The best of men cannot rid themselves of the evil within them, but they can resist it. When they fail to do so, good men do not rejoice in their evil – they REPENT of it. Paul the Apostle was one such good man who illustrated these sentiments. To the Romans, he said these honest words: “For we know that the law is spiritual: but I am carnal, sold under sin. For that which I do I allow not: for what I would, that do I not; but what I hate, that do I. If then I do that which I would not, I consent unto the law that it is good. Now then it is no more I that do it, but sin that dwelleth in me. For I know that in me (that is, in my flesh,) dwelleth no good thing: for to will is present with me; but how to perform that which is good I find not. For the good that I would I do not: but the EVIL which I WOULD NOT, that I DO. Now if I do that I would not, it is no more I that do it, but sin that dwelleth in me” (Romans 7:14-20). All throughout the Bible, good men are recorded doing evil deeds. Abraham had a child with a woman not named Sarah. Jacob deceived his father and stole from his brother. Moses killed a man he thought he should kill. David slept with another man’s wife and then ordered that man’s death in order to cover up his sin. Peter denied his Lord three times. The Bible doesn’t describe these men as evil men because they didn’t rejoice in their evil deeds; instead, they repented of their evil deeds. These and other good men in Scripture didn’t rejoice in their evil deeds nor did they delight in the evil deeds of others. They denounced their own wickedness and they denounced the wicked ways of all others.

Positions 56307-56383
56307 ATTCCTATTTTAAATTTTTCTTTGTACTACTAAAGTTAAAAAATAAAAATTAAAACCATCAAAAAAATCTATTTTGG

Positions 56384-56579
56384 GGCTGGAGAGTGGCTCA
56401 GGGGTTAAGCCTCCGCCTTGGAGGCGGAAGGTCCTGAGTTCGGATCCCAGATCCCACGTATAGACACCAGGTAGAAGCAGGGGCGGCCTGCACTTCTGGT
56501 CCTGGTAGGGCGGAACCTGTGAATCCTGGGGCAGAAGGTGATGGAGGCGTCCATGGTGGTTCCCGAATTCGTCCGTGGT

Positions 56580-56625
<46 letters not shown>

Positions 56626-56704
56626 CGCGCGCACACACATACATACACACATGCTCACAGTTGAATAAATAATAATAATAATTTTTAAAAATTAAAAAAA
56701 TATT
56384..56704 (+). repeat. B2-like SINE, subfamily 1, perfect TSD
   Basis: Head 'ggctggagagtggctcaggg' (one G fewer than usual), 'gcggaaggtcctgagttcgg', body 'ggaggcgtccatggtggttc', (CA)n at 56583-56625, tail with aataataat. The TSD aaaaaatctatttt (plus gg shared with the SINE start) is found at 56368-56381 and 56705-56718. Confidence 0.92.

Possessing evil is not what makes us evil men and evil women; celebrating evil is what makes us evil men and evil women. Possessing evil is not what makes us a threat to others; rejoicing in our evil is what makes us a threat to others. Acknowledging evil in others is not what makes us a threat to those around us; delighting in the evil of others is what makes us a threat to those around us. The person who is proud of their evil tendencies is an evil person. The person who is proud of their activities is an evil person. The person who likes watching others perform acts of wickedness is an evil person. The person who celebrates the violence, perversion, corruption and darkness in the world is an evil person. The person who enjoys hearing stories of fornication and infidelity is an evil person. The person who gets a kick out of watching stories of unjust violence or seduction is an evil person.
If adorned with wisdom, Solomon’s son would understand the difference between an evil man and an ordinary man possessing evil. Wisdom ascribes evil to the man who embraces his wrongdoing. Wisdom warns us of the man who supports and celebrates the wrongdoing of other people. Wisdom points out the difference between good men and evil men. While she sees evil in both men, she helps us discern which man poses a serious threat to us based on their attitude toward evil.
As much as this passage is about the benefits of wisdom, it also confronts the reader on our attitude toward the evil within us. Do we loathe the evil within us OR do we love the evil within us? Do we resist the evil within us OR do we rejoice in the evil within us? All men possess evil but not all men take pride in their evil. All men succumb to evil but not all men celebrate that evil. This passage not only confronts our attitude toward the evil within us, but it also confronts our attitude toward the evil exercised by others around us. Do we regret the evil exercised by others OR do we rejoice in that evil by laughing at dirty jokes and supporting dirty shows? Do we sorrow over the evil in our society OR do we celebrate the evil in our society by funding perverse language and evil scenery?
Proverbs 10:23 “It is as sport to a fool to do mischief: but a man of understanding hath wisdom.”
Amos 5:14-15 “Seek good, and not evil, that ye may live: and so the LORD, the God of hosts, shall be with you, as ye have spoken. Hate the evil, and love the good...”